Created on Wednesday, 23 May 2012 14:52
Last Updated on Wednesday, 23 May 2012 14:52
Written by David Shetlar
Most mole crickets get together for mating when most of the population has reached adulthood and moist soil conditions occur, usually mid-spring. In order to get together for mating, male mole crickets often build a ‘calling chamber’ at the soil surface. They push up the soil into a shell-shaped structure which helps direct and amplify their chirping. At dusk and for a few hours after full sunset, the males of each species produce distinctive chirps that are to attract females. Other males may also come to the areas where the first males set up calling chambers. These are usually areas with moist soil and abundant food resources (either plant roots and/or other insects). This, apparently increases the chance that males will be visited by females. The end result is that certain areas will have very high numbers of males and females during the beginning of the season.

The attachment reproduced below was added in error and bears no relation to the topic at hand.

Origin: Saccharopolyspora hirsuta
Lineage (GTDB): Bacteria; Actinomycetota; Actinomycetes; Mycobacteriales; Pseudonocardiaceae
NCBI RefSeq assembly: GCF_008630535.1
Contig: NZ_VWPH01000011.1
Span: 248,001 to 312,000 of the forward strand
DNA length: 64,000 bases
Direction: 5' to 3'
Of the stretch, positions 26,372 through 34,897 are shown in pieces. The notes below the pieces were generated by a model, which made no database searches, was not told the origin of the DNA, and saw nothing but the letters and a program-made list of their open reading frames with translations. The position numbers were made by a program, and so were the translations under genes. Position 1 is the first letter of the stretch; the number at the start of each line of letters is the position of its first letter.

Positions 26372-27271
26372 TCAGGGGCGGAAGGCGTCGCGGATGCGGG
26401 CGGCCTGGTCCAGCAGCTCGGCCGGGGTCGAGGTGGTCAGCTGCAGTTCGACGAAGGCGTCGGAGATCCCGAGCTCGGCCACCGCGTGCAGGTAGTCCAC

Developmental stages of the tawny mole cricket.
These sites can be identified by the abundant mounds of soil being pushed up by the males and obvious evidence of surface digging where adults have flown in and dug into the soil. These sites are also where the majority of eggs will be laid! Observant superintendents take note of these locations and target controls when eggs are expected to hatch.
Adult and near adult mole crickets also make structured burrows in the soil, and they often don’t travel far from these base burrows except during mating or flights to mating and egg laying sites. These base burrows are often 1 to 2 m deep (and deeper if the soil is dry!) and the top has a Y-configuration. Below the Y area there is often a chamber for resting. If a predator enters the burrow, the cricket has two routes of escape, and the chamber can trap air if extensive rains flood the soil. The problem with these base burrows is that they are impossible to penetrate with insecticides and you have to wait until surface activity resumes when baits or special treatments that kill adults can be used. The other option is to wait until egg laying occurs and control the new crop of nymphs.